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Figure 4-9: Internetwork with one router operating as the default
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In this internetwork, the Unix machine is effectively delegating all the WAN routing decisions to the WAN router, which is acting as a boundary router to the global network Routing protocols will circulate information about this default route in routing updates as if it were a real network This can cause problems if this one gateway, defined as the default, becomes unavailable With RIP, 0000 is the only way to define a default gateway IGRP takes a different approach that allows real networks to be flagged as candidates for being a default This is achieved by turning on a bit associated with those networks, marking the networks as being a candidate Periodically IGRP scans the routers offering a path to this flagged network, selects the path with the lowest metric, and uses that as the default (Fig 4-10)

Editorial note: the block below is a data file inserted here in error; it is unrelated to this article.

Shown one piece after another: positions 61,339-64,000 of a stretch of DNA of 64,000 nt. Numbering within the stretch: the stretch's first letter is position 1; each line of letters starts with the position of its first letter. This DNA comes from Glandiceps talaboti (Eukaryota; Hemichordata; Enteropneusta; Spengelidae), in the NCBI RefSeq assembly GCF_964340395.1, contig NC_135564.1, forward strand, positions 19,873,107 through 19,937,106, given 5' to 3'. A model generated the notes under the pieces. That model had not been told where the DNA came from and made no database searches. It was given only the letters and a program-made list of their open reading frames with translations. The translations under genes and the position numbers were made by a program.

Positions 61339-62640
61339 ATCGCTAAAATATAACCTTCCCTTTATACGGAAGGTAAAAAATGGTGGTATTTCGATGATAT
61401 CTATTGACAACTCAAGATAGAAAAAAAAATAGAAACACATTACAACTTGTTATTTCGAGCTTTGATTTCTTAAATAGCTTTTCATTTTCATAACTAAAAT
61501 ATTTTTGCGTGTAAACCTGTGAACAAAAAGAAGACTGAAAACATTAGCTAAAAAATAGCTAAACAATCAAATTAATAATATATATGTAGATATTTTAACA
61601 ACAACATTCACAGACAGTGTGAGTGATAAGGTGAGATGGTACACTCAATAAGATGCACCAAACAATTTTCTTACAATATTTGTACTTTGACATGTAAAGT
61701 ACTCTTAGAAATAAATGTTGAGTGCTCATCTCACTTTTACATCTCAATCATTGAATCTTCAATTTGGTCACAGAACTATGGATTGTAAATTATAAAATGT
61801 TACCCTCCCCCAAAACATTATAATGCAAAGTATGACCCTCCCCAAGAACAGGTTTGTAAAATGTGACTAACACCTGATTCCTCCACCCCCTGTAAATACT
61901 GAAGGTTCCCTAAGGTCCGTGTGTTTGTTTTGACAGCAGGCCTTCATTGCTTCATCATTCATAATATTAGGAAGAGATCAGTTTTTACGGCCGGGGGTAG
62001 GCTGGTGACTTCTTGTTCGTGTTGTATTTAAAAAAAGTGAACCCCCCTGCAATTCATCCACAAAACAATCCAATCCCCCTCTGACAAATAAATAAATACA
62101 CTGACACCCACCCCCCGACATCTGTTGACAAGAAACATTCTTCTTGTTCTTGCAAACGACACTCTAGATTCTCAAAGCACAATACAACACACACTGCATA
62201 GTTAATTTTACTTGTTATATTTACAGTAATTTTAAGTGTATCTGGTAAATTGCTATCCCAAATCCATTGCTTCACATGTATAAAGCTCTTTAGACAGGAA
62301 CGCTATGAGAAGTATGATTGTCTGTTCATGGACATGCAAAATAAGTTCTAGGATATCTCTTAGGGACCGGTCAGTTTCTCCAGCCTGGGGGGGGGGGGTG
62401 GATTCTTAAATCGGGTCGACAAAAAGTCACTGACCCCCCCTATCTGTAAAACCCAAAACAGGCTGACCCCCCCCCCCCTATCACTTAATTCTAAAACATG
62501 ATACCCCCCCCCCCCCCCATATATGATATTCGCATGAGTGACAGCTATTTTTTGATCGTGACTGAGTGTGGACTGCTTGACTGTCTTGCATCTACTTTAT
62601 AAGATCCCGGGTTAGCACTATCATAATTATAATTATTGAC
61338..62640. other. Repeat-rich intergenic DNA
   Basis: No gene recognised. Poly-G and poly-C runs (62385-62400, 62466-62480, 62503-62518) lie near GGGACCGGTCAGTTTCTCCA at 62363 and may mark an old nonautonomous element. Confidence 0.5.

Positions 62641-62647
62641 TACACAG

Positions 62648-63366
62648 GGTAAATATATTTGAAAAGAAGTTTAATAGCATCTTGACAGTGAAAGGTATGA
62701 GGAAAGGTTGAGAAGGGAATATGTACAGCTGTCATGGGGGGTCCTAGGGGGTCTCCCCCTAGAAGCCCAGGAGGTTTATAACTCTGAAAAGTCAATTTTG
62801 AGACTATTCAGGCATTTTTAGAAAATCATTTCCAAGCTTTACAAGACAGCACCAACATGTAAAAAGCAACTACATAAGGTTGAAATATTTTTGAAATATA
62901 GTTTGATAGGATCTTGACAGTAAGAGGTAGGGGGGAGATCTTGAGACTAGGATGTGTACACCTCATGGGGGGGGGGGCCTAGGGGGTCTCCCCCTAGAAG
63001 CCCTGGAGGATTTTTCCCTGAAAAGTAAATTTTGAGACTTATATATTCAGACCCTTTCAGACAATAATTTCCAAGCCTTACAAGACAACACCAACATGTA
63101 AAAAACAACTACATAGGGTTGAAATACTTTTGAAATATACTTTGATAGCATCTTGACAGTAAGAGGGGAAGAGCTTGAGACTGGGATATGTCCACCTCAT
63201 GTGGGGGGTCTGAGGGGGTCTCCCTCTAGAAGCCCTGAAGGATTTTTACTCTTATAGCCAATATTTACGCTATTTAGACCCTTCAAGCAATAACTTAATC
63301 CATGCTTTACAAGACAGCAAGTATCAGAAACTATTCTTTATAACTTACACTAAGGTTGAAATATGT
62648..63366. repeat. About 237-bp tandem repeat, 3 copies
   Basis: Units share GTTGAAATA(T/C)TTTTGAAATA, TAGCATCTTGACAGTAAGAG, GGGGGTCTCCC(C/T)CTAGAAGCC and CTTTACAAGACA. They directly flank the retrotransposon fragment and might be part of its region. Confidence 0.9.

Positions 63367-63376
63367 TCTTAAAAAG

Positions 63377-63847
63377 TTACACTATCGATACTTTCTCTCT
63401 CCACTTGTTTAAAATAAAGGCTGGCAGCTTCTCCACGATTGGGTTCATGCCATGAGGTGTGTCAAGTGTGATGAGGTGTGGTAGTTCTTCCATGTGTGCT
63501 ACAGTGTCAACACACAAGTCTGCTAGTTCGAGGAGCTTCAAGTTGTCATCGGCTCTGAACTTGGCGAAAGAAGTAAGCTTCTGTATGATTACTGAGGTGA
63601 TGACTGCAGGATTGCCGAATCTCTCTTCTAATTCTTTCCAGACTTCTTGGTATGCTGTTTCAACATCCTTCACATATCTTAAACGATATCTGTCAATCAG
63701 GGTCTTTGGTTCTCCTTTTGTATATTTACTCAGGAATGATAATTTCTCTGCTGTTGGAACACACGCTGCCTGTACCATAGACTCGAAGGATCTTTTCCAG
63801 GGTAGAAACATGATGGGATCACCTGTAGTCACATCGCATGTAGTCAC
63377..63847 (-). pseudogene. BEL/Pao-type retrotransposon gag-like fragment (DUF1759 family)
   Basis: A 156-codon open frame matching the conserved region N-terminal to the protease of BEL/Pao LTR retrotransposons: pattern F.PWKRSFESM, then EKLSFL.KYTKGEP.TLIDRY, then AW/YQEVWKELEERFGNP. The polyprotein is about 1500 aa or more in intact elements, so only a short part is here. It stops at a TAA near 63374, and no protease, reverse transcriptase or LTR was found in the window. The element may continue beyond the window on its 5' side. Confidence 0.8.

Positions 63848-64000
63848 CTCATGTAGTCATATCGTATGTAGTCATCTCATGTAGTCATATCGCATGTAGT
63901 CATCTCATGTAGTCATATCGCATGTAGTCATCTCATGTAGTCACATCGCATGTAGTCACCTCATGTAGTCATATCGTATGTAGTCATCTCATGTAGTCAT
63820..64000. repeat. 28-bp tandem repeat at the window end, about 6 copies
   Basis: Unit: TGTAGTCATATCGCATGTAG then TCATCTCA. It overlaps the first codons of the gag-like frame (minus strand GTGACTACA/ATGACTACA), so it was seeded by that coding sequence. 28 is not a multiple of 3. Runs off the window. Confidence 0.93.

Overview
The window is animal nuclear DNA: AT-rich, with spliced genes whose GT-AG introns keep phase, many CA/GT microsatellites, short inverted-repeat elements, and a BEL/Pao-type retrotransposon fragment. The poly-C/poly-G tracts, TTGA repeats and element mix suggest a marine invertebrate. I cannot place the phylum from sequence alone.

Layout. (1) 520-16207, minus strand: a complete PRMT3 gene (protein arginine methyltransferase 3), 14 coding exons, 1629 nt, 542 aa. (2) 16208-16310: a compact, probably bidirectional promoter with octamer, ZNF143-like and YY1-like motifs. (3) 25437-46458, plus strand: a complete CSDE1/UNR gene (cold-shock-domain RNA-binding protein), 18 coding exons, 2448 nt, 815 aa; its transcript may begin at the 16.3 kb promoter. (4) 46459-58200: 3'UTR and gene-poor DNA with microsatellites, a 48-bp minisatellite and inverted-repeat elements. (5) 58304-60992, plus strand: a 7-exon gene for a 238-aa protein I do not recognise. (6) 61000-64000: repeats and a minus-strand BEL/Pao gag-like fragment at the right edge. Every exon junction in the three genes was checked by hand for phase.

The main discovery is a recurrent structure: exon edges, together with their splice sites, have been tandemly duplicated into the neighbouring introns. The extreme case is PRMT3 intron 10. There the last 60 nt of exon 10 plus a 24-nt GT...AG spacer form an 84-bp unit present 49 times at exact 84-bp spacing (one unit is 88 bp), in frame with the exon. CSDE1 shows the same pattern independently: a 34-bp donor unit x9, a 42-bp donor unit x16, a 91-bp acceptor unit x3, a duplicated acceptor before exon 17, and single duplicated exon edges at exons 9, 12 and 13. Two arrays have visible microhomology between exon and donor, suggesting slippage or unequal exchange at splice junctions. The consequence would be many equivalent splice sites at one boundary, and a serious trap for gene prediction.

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Figure 4-10: Internetwork using Cisco's default-network feature